Two teachers from Yorkshire swapped the classroom for a life renovating rundown cottages when they upped sticks and moved to Brittany, as Deborah Curtis discovers
The desire for a new adventure led Julie and Jez Rooke to put their teaching careers on hold and start a holiday cottage business in Brittany. The couple have now lived in their renovated farmhouse – Toul Ble�z, near Gouarec, in the heart of inland Brittany – for 12 years. They have one chambre d’h�te at the farmhouse and a couple of holiday cottages in neighbouring villages which they have also renovated and rent out.
This new chapter in their lives began in 1999 when, faced with a return to work after a long summer in France, Julie and Jez realised they didn’t want to go back to their respective jobs as teachers of art and home economics.
“It wasn’t the kids. It was all the bureaucracy,” says Julie. “All the stuff coming down from the top. We did like the teaching. We were 39 then and we thought we’d get out while we were still okay and do something else – have another adventure really. We always knew we could go back and do some supply teaching; that was the safety net if anything went wrong.”
Initial plans for a second home were quickly overtaken by dreams of a more permanent move.
“We thought that maybe we could have a little holiday home here so in the October half-term we came over and had a look,” says Julie. “Properties were so cheap and it suddenly evolved into us thinking that we could actually come over and live here permanently.”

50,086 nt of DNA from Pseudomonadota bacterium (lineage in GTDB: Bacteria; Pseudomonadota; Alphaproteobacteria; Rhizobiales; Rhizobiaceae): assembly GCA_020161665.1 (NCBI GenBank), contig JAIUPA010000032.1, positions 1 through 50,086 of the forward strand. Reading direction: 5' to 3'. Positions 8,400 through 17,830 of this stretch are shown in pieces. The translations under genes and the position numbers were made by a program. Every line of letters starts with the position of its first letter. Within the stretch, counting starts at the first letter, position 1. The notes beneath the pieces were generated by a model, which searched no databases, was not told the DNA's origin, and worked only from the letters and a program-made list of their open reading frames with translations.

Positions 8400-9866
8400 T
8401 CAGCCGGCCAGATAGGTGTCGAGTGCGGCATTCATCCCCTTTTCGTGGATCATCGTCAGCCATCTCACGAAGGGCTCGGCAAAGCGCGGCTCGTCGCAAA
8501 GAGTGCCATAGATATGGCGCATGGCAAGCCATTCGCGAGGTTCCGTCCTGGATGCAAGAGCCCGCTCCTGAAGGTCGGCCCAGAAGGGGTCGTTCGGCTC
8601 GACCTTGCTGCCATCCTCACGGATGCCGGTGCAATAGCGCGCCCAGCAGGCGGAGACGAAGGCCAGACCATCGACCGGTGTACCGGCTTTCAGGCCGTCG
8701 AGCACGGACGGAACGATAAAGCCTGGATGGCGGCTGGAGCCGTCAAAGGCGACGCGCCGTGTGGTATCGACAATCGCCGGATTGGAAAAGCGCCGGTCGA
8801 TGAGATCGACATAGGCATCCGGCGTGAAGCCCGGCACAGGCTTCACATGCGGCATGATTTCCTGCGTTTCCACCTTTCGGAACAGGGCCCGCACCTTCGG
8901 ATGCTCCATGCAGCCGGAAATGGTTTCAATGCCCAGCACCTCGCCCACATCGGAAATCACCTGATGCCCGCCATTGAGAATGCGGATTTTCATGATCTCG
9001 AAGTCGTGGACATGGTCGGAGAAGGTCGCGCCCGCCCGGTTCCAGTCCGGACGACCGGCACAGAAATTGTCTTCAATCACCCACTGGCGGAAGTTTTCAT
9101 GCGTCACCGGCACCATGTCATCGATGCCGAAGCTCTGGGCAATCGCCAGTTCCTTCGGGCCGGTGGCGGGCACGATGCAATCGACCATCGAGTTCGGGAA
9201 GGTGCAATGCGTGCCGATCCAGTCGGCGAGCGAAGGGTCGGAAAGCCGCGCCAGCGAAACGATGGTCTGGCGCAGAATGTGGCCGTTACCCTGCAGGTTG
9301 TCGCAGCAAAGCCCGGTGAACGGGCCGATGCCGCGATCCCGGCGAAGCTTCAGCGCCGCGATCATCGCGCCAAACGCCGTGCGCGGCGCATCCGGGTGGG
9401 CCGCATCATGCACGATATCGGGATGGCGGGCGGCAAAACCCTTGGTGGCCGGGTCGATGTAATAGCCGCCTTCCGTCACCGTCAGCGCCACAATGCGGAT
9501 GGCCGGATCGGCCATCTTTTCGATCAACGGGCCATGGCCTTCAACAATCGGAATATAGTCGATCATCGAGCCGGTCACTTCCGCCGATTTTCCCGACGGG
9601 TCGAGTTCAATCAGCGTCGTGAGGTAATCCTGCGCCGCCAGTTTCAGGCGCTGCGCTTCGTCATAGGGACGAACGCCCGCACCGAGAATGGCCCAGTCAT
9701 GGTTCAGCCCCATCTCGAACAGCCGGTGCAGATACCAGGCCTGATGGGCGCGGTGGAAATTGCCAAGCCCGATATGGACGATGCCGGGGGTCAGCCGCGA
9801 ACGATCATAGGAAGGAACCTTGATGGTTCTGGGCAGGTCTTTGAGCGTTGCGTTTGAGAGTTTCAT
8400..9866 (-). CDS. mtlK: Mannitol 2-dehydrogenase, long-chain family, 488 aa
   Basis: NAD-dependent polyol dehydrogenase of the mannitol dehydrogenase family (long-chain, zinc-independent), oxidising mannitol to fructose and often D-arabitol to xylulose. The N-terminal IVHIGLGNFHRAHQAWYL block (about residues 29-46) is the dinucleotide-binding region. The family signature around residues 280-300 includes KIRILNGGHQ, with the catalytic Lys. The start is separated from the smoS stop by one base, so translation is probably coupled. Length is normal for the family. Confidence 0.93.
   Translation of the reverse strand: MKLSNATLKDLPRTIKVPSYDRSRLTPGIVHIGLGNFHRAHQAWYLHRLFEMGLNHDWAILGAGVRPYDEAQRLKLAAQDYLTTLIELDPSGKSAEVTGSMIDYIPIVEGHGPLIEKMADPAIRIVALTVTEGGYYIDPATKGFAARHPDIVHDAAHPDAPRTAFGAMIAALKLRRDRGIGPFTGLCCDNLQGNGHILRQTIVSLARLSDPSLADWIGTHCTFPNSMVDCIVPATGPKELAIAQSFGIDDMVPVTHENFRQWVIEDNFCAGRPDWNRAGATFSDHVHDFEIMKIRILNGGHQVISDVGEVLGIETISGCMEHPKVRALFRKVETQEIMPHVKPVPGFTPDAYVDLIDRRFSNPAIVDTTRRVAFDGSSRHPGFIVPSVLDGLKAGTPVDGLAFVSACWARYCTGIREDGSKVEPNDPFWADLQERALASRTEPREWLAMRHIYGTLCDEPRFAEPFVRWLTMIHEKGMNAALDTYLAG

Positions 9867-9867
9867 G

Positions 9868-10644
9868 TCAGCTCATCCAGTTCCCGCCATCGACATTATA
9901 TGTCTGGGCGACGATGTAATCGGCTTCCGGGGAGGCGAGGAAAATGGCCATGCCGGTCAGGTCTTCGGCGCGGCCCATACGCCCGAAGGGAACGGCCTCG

Once the idea had taken root, things fell into place relatively quickly with Jez’s brother buying their house near York to free them up in the UK and then, after one false start on a property that fell through, they found Toul Ble�z; moving over to Brittany at the end of August 2000. “When we came to look at it, the drive was totally overgrown and all the roses had grown across the garden. It had been empty for so long,” Julie remembers. “Somebody had started to renovate it and then just given up. It hadn’t been lived in by anybody since the war we think. It was just an utter shell.
- 1 Surprise, surprise! France offers expats a great quality of life
- 2 Allo Allo! Brits in France
- 3 Real Life: Canalside life in an idyllic Hérault village
- 4 Tour de France 2022: 3 new stage hosts announced
- 5 48 hours in Paris: Unmissable new things to see and do on a short break in the city
- 6 3 key things you need to know about visas for France
- 7 Bargain beauties: 9 renovated French properties on the market for less than €150,000
- 8 Who are the Kretz family members from Netflix’s The Parisian Agency?